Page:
February 27 - March 1, 1997
Hansestadt Lübeck (218000 inhabitants) is located in Germany, only 20 km away from the Baltic Sea with direct connection by the Trave delta. Lübeck was founded in the 12th century. In the Middle Ages, it became the leader of the Hanseatic League. Since 1987 the old part of Lübeck is included in the list of "Cultural and Historical Heritage of the World" by the UNESCO.
All technical sessions of the conference will take place at the Mövenpick Hotel which is conventiently located between the main station and the old part of Lübeck. For a plan how to reach the Mövenpick Hotel, please use these links for an overview (26 KB) and for a more detailed plan (799 KB).
The weather at the end of February may be cold, wet or windy. Day heights vary from 5 to 10 degrees Celsius, night lows vary from 0 to -5 degrees Celsius. Rain or snow is likely.
There are several ways to reach Lübeck.
For traveling by car, use the motorway A1/E22 which runs from Hamburg and Bremen to Oldenburg/Holstein. Parking space in Lübeck is very rare; the Mövenpick hotel offers parking facilities at DM 10.- per day.
The airport at Hamburg offers various connections to international airports. From the airport, a bus shuttle is going to Hamburg main railway station.
The Deutsche Bahn offers trains
from Hamburg to the main station in Lübeck
every hour. Tickets for this section cost DM 15.40 (at the moment)
and are available from the ticket
machine at Hamburg main station or from the ticket inspector on
board of the train. Besides, Hamburg and Lübeck
can be reached by ICE and IC/EC trains.
Detailed information on train connections to Lübeck can be obtained via this link.
The conference venue at Lübeck is located close to the main railway station within a five minutes walk.
The registration desk will be open from 6 p.m. until 9 p.m. on Wednesday, February 26, and during the day on Thursday and Friday. For more information concerning registration, please contact the extra page.
A reception will be held on Thursday at 7 p.m. in the Audienzsaal at the Town Hall. On Friday afternoon, a guided tour of the Old Town, an organ concert in the Jakobikirche, and the conference dinner in the "Historischer Weinkeller unter dem Heiligen-Geist-Hospital" will give a taste of the culture of Lübeck.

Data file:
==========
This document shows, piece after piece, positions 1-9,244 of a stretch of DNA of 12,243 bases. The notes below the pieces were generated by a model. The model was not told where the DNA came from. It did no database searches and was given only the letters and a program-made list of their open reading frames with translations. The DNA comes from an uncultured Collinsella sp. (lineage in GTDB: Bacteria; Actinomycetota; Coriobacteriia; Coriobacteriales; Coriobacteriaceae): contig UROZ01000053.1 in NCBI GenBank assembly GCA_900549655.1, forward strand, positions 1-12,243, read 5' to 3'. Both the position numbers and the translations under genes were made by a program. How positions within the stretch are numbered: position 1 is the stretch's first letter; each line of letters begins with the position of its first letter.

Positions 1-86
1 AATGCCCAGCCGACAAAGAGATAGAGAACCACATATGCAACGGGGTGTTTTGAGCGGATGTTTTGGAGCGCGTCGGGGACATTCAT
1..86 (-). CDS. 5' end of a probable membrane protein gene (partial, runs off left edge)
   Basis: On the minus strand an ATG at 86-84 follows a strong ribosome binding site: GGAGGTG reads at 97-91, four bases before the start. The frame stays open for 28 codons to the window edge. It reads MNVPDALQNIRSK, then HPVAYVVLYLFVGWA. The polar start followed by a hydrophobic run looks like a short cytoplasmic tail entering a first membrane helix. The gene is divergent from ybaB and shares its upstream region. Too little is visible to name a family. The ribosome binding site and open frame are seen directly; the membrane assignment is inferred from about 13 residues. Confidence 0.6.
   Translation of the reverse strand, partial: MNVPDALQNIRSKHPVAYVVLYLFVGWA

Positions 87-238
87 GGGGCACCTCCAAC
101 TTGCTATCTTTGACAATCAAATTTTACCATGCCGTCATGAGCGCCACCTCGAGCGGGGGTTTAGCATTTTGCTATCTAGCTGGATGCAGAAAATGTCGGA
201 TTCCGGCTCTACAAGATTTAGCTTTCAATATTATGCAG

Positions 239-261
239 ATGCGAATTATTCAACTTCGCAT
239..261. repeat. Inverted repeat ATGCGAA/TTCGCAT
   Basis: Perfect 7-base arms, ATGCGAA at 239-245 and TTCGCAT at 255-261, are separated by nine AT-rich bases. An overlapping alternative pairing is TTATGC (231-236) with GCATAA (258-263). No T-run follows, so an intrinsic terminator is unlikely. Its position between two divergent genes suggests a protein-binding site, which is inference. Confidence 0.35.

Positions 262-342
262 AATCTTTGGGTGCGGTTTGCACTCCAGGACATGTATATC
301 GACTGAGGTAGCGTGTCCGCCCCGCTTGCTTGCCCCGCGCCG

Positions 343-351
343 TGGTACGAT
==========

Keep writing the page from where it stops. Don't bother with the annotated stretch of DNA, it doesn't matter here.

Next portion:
A lunch buffet will be served in the Mövenpick hotel on Thursday and Friday.
Additional copies of the proceedings will be sold during the conference at the registration desk.
The city of Lübeck looks back on over 850 years of history. It was originally founded in 1143 by Earl Adolf II. von Schauenburg and newly founded in 1159 by Duke Heinrich dem Löwen after the town was destroyed by a great fire. In the Middle Ages, Lübeck developed to become the political and financial centre of Northern Europe due to its economically and geographically advantageous position. It became the leader of the Hanseatic League, a seafaring rights-and-trading alliance of over 200 towns. Lübecks influence is documented in its appearance which is dominated by five monumental churches, namely the Dom, St. Jakobi, St. Petri, St. Marien and St. Aegidien, all built from the 12th to the 14th century. Their seven steeples can still be seen today, climbing high above the brick Gothic buildings which form the shape of the Old Town nowadays. There are over 1000 protected historical buildings in Lübeck. The Old Town is completely surrounded by water and can conveniently be explored by feet. Not far from the conference venue, there lies the Holstentor (look at the STACS'97 poster!), somehow the "entrance" to the Old Town. The centre of the town is the market place with the Town Hall, built in the 13th and 14th centuries. Other interesting sights are the Salzspeicher (salt lofts), the Schiffergesellschaft (assembly hall of sailors), the Heiligen-Geist-Hospital (former hospital for ill and old people), the Burgkloster (monastery belonging to the castle) and the Alte Seefahrtschule (former merchant navy training college, now part of the Computer Science Department). Apart from these famous historical buildings, there are a lot of narrow alleyways stretching from the front of the buildings and leading to romantic courtyards, giving the Old Town a very characteristic and charming appearance.
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Last modified: February 25, 1997 by K. Genther.